Wale – 45% Out Of 100

There is a lot I don’t understand about this film.

Aside from being very well acted with Raphel Famotibe shining as Wale (definitely, one to watch for the future) and exceedingly well shot to a fantastic quality level, there are so many plot holes I can’t focus.

The film follows Wale, a previous young offender trying to rise above the grips of his situation by using his newly learned mechanic-skills to get a good job. My first plot hole issue. Even in whatever ‘ends’ he hails from, there will be independent garage owners. You don’t necessarily have to go online to apply and admit in an impersonal form you have previous offences and independent garages in such communities can be sympathetic towards chequered pasts. So why walk around a market randomly asking people if they need a mechanic? If they needed one they would have gone to a garage instead of being in a market happily buying meat and other produce.

Secondly, when Wale does find someone who seems to need a mechanic (played by Jamie Sives), he becomes the most trusting dolt on earth. He is 18, not 8 and a previous young offender; if anything, he should be smarter than the average bear not sillier, but he follows like a baby into a situation made up entirely of his own foolishness. The car owner invites Wale into his home, tells him to take his car to service and then bring it back. Wale seems to not think any written consent might be a good idea to leave with when, ding dong he is black, in another person’s car, a white man’s car at that. What if he is stopped by the police? What if the police call this owner and he suddenly changes his tune and reports the car stolen? Wale’s lack of street savvy is dizzying and rather annoying given that this is set in modern times where to be black is usually to err on the side of caution because the likelihood is, the law never comes down on your side in cases of opaqueness.

Added to this deep naivete, is another question. I don’t want to give too much away about the film as this is where I started to get into it and ceased being able to question it as it was entertaining and gripping from the moment Wale opens the boot of the car. But here is the question. Before he left with the car, why didn’t he do an inventory on what was in the car? That the owner should co-sign? Like any sensible mechanic would do, seeing as the owner could suddenly start spouting that their nan’s golden locket from world war infinite was in the car and is irreplaceable and then… hello it’s a police matter.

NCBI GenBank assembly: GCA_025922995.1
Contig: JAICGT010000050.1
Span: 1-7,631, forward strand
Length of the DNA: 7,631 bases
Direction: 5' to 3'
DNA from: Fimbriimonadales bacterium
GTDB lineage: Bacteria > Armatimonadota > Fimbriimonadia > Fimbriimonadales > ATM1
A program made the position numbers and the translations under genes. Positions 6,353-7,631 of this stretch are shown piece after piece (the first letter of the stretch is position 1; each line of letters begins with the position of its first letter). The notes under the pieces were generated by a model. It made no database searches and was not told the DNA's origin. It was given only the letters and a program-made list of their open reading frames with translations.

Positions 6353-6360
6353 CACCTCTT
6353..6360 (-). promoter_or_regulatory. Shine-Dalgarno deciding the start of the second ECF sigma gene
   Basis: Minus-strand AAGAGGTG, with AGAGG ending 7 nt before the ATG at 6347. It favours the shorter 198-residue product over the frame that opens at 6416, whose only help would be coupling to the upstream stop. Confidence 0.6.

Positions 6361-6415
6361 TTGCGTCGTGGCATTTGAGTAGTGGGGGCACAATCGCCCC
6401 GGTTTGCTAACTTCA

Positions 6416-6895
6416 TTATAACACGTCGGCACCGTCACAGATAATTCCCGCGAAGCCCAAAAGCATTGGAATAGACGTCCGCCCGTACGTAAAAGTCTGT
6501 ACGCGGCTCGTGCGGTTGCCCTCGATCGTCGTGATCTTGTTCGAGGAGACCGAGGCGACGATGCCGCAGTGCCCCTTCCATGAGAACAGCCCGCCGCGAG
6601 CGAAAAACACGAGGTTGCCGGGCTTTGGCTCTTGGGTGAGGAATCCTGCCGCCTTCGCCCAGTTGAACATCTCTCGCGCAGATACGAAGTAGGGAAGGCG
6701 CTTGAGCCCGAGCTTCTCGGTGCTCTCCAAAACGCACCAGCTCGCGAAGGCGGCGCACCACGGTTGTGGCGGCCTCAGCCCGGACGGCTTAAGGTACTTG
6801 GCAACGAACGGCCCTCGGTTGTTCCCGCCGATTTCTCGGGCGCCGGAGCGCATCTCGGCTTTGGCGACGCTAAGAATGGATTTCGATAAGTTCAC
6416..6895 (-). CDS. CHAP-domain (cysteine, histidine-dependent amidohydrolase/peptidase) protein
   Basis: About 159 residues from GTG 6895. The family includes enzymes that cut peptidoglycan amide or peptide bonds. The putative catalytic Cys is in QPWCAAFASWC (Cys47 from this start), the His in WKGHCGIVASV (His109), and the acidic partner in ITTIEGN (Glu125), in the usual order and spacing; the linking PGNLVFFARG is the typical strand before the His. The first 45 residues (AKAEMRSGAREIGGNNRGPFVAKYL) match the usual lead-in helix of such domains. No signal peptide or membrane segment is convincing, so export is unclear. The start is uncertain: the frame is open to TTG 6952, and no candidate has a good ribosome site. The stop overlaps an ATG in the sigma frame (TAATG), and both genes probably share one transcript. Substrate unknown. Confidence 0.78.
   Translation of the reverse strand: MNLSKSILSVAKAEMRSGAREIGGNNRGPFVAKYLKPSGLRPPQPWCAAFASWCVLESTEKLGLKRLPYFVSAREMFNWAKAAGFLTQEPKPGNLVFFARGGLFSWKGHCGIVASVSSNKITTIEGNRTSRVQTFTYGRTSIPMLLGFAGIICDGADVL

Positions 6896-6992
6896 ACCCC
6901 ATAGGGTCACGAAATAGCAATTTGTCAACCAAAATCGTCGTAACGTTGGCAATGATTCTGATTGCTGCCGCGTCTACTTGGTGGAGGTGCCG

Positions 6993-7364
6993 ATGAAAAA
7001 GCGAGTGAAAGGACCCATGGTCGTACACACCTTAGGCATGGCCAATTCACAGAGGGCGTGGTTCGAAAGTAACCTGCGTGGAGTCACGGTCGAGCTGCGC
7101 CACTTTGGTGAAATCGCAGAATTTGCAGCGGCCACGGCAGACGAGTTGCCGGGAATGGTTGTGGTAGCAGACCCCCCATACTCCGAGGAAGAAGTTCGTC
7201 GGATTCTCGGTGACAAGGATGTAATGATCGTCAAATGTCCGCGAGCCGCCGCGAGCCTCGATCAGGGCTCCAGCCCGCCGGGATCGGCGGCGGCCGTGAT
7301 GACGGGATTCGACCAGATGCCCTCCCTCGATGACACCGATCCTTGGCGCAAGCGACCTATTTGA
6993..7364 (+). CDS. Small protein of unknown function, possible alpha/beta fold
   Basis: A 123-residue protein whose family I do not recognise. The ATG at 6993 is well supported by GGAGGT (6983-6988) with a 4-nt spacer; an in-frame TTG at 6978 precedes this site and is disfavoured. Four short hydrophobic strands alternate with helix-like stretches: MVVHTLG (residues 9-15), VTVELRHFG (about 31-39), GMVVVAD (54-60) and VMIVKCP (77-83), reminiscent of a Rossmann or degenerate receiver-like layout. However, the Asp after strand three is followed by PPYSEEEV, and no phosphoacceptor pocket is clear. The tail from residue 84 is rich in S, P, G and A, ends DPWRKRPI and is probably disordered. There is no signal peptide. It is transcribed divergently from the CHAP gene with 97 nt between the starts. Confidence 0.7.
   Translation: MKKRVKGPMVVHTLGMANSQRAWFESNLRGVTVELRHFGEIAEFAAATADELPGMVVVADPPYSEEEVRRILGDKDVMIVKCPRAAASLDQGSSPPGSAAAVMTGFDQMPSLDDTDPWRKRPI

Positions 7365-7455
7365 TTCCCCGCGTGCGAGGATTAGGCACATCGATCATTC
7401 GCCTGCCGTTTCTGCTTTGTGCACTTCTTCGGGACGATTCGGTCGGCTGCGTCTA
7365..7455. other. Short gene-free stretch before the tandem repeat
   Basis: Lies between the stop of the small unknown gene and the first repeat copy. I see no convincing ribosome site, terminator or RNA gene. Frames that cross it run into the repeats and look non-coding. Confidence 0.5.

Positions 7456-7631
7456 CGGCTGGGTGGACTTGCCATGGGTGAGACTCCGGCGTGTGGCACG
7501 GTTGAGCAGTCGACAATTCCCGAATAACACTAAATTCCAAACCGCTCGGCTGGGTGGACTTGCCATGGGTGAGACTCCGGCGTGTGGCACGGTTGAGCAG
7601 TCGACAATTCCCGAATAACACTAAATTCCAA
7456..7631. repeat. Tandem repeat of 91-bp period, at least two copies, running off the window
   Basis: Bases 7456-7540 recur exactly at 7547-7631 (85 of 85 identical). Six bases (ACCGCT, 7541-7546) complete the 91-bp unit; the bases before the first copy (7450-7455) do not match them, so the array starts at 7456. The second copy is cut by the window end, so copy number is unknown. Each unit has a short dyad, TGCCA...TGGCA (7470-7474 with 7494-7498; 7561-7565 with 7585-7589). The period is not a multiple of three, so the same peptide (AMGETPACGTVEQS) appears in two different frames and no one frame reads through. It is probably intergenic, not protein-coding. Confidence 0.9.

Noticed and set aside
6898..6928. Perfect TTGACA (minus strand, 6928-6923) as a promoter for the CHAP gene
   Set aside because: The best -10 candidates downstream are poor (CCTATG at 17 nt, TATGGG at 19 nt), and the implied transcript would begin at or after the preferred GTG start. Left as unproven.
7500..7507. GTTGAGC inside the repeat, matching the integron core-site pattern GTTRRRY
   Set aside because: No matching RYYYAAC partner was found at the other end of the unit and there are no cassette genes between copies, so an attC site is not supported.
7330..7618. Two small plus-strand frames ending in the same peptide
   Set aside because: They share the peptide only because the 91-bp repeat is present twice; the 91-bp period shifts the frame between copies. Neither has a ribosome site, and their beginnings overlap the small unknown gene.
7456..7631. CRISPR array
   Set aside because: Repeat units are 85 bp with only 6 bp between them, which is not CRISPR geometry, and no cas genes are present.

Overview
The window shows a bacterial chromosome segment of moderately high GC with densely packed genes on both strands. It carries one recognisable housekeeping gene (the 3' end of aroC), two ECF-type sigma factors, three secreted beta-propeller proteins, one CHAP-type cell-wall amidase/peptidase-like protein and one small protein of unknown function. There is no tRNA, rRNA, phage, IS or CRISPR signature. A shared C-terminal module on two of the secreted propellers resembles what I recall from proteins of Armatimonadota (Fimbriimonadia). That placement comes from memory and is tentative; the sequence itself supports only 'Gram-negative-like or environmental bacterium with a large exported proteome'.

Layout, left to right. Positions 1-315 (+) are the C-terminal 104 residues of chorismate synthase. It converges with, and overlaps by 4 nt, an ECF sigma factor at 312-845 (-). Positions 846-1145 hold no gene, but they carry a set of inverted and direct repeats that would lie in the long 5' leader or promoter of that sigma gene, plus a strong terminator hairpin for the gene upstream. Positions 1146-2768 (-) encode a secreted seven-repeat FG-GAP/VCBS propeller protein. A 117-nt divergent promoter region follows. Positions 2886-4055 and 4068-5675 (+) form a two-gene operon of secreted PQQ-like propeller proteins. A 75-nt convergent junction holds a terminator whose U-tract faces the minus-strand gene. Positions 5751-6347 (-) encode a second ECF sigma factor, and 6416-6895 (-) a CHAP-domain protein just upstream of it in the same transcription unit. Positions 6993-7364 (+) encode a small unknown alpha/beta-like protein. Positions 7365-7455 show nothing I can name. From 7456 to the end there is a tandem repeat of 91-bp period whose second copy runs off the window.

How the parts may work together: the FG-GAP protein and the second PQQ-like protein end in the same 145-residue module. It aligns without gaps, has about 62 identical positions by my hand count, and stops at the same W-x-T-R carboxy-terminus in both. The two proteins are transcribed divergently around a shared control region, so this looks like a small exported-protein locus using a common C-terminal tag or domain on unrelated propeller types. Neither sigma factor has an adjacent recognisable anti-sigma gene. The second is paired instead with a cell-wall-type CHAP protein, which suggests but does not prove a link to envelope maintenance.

There was a lot that kept me scratching and shaking my head at this film. If they were going to make the lead actor so lost in the milk of human goodness, they should not have made him a young black, previous offender who was raised on an estate council with a loving but relatively strict mother. She would have instilled sense in him and if not her, the streets would have; and if not the streets, juvie would have … and as Wale says, he is a “quick learner‘.

*** Since writing my review it appears the title has been updated to ‘Wale‘. Its original title was ‘Wale & the Time Traveller‘ which was curious. The title implied some idea of science fiction so would have gripped audiences for the wrong reasons if they choose to watch it. A bit like the cover of a book advertising The Chronicles of Narnia when actually, you are about to read about Stalin. I would have rathered this was a black YA science fiction short but it never remotely reached that road. So, the title change makes perfect sense.

There may be a fair bit of rethinking for Barnaby Blackburn to do on this film’s script. Perhaps extending it into a feature so that it can incorporate a science fiction lean might be an idea as it does have potential and would make the story more original. It’s a shame he shot the short before ironing out script as he directed it fantastically well and put all the other elements together beautifully.


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